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London's private hire drivers warned not to rely on makeshift covid-19 screens for protection
15 July 2020, 12:05
Private hire drivers in London have been ordered to take down makeshift protective coronavirus screens or pay thousands of pounds to have them licensed.
LBC can reveal that Transport For London has issued drivers with a warning that barriers will need a full safety inspection at a cost of £2,150.
TFL says it has worked with testing facilities to develop an assessment process so that screens do not affect the overall safety of the vehicle.
One of the firms carrying out assessments is HORIBA MIRA. Drivers pay £900 for a desktop review of partition screen material specification, and a further £1,250 for an assessment of a screen that is made of a material already "approved" by TFL.
But LBC has learned that many drivers have been putting up their own makeshift screens because they feel they've been left with no other option.
Tariq, a private hire driver based in London, says he's had to buy a cheap plastic sheet from eBay because there is no official TFL screen available.
He told LBC: "Private hire drivers have been so desperate to protect themselves and their customers that they've had to resort to using cling film or going to B&Q or their local pound shop, getting a plastic sheet, then putting it on with double sided tape, it's not right.
"We would rather have an approved screen by TFL to fit.
"I wouldn't mind paying £250, even £300 because if it's going to protect me from coronavirus then it's worth it.
"I'm pleading with the mayor and with TFL to help keep your drivers and the public safe and allow us to get a screen.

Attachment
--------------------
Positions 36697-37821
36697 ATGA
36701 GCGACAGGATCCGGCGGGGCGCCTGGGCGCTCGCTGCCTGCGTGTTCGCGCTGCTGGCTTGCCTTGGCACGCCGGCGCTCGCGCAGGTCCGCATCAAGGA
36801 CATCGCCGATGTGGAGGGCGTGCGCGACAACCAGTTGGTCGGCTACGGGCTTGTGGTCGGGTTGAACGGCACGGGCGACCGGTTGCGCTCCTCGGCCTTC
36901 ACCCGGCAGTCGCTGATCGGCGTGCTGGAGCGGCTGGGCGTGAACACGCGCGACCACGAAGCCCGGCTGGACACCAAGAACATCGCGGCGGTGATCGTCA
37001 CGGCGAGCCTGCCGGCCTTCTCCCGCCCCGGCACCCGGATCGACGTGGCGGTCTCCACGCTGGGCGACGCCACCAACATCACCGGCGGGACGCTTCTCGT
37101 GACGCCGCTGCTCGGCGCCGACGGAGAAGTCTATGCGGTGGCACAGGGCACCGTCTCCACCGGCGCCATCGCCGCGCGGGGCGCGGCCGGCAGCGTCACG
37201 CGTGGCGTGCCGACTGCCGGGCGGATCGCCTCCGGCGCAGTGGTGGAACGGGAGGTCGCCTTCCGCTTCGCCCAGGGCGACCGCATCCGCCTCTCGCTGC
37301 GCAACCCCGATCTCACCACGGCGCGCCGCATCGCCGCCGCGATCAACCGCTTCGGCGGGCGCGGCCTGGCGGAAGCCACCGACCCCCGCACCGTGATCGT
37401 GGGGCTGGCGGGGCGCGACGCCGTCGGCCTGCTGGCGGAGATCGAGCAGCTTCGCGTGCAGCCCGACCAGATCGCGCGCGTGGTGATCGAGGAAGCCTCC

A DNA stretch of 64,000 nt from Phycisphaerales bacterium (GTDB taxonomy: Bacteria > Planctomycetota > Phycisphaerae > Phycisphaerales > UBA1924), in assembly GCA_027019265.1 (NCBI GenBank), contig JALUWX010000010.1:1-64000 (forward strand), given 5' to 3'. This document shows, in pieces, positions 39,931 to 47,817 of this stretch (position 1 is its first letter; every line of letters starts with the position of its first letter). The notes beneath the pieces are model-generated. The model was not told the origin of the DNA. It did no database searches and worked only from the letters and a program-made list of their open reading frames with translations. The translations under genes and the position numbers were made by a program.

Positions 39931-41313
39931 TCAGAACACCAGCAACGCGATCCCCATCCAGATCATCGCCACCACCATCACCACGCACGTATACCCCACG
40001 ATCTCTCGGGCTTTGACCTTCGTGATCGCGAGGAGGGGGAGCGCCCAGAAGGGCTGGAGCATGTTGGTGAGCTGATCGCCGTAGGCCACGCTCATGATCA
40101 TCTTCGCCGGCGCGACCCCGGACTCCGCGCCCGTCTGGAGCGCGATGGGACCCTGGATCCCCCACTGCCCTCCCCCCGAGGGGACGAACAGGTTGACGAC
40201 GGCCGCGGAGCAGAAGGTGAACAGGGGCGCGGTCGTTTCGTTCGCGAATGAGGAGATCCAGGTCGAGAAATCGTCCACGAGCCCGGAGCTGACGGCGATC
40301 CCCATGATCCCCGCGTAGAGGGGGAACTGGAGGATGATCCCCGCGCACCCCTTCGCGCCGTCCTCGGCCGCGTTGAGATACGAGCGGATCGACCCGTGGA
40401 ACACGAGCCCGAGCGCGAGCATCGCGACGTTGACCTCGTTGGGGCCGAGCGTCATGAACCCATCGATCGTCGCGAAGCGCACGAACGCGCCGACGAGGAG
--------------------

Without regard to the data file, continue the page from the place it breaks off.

"For myself, it's the equivalent of a mask and we've all seen in the last couple of days just how important they are.
"Help private drivers to get London moving again, so we don't have to resort to these makeshift screens that we're having to go towards in order to protect ourselves."
Transport for London's Director of Licensing, Regulation and Charging has said "the safety of anyone travelling in a taxi or private hire vehicle is our number-one priority".
Helen Chapman said: "Screens that don't meet national regulations and our own requirements could be a fire risk or present a safety risk to passengers.
"We completely understand why some drivers and companies wish to install screens, and private hire operators can have a screen assessed for a particular make and model of vehicle by independent test centres.
"Once approved there are no further testing costs for anyone to use those screens with those specific vehicle models.
"But until we have assurances that the screens won't be a safety risk we can't approve them.
"As a further safety measure, all passengers and drivers should wear a face covering during their journey.
"A temporary partition has recently been approved, which is manufactured by Toyota and fits in the vast majority of its vehicle models.
"Toyota has demonstrated to us that its product is safe and it has a robust process for certifying the partitions that will be installed.
“Toyota vehicles make up a significant proportion of the private hire market."